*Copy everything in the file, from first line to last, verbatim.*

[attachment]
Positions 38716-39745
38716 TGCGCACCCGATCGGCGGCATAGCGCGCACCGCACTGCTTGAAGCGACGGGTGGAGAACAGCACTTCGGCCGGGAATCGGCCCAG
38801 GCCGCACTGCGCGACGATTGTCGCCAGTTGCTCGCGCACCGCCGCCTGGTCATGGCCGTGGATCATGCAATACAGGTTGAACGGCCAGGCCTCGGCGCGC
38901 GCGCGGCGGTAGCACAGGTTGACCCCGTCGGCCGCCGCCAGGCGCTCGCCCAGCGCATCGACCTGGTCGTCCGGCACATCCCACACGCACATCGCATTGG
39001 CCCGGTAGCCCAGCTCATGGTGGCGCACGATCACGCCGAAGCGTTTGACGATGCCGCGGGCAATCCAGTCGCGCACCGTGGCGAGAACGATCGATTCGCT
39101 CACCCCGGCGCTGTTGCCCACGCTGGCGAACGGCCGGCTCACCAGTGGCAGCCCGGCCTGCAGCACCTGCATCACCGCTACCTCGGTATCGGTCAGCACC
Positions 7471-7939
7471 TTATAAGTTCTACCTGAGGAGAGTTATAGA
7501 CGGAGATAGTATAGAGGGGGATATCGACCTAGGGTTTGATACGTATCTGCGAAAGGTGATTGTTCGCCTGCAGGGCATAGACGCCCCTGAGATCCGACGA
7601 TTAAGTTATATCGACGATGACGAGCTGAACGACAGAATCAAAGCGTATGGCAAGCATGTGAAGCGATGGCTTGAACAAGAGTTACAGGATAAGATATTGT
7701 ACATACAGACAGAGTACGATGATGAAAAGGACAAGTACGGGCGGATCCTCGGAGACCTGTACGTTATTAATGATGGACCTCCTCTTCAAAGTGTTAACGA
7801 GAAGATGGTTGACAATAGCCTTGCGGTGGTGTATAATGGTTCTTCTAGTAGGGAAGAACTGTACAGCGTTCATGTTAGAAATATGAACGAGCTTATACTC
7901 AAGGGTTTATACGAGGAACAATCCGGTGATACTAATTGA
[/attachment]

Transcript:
Positions 38716-39745
38716 TGCGCACCCGATCGGCGGCATAGCGCGCACCGCACTGCTTGAAGCGACGGGTGGAGAACAGCACTTCGGCCGGGAATCGGCCCAG
38801 GCCGCACTGCGCGACGATTGTCGCCAGTTGCTCGCGCACCGCCGCCTGGTCATGGCCGTGGATCATGCAATACAGGTTGAACGGCCAGGCCTCGGCGCGC
38901 GCGCGGCGGTAGCACAGGTTGACCCCGTCGGCCGCCGCCAGGCGCTCGCCCAGCGCATCGACCTGGTCGTCCGGCACATCCCACACGCACATCGCATTGG
39001 CCCGGTAGCCCAGCTCATGGTGGCGCACGATCACGCCGAAGCGTTTGACGATGCCGCGGGCAATCCAGTCGCGCACCGTGGCGAGAACGATCGATTCGCT
39101 CACCCCGGCGCTGTTGCCCACGCTGGCGAACGGCCGGCTCACCAGTGGCAGCCCGGCCTGCAGCACCTGCATCACCGCTACCTCGGTATCGGTCAGCACC
Positions 7471-7939
7471 TTATAAGTTCTACCTGAGGAGAGTTATAGA
7501 CGGAGATAGTATAGAGGGGGATATCGACCTAGGGTTTGATACGTATCTGCGAAAGGTGATTGTTCGCCTGCAGGGCATAGACGCCCCTGAGATCCGACGA
7601 TTAAGTTATATCGACGATGACGAGCTGAACGACAGAATCAAAGCGTATGGCAAGCATGTGAAGCGATGGCTTGAACAAGAGTTACAGGATAAGATATTGT
7701 ACATACAGACAGAGTACGATGATGAAAAGGACAAGTACGGGCGGATCCTCGGAGACCTGTACGTTATTAATGATGGACCTCCTCTTCAAAGTGTTAACGA
7801 GAAGATGGTTGACAATAGCCTTGCGGTGGTGTATAATGGTTCTTCTAGTAGGGAAGAACTGTACAGCGTTCATGTTAGAAATATGAACGAGCTTATACTC
7901 AAGGGTTTATACGAGGAACAATCCGGTGATACTAATTGA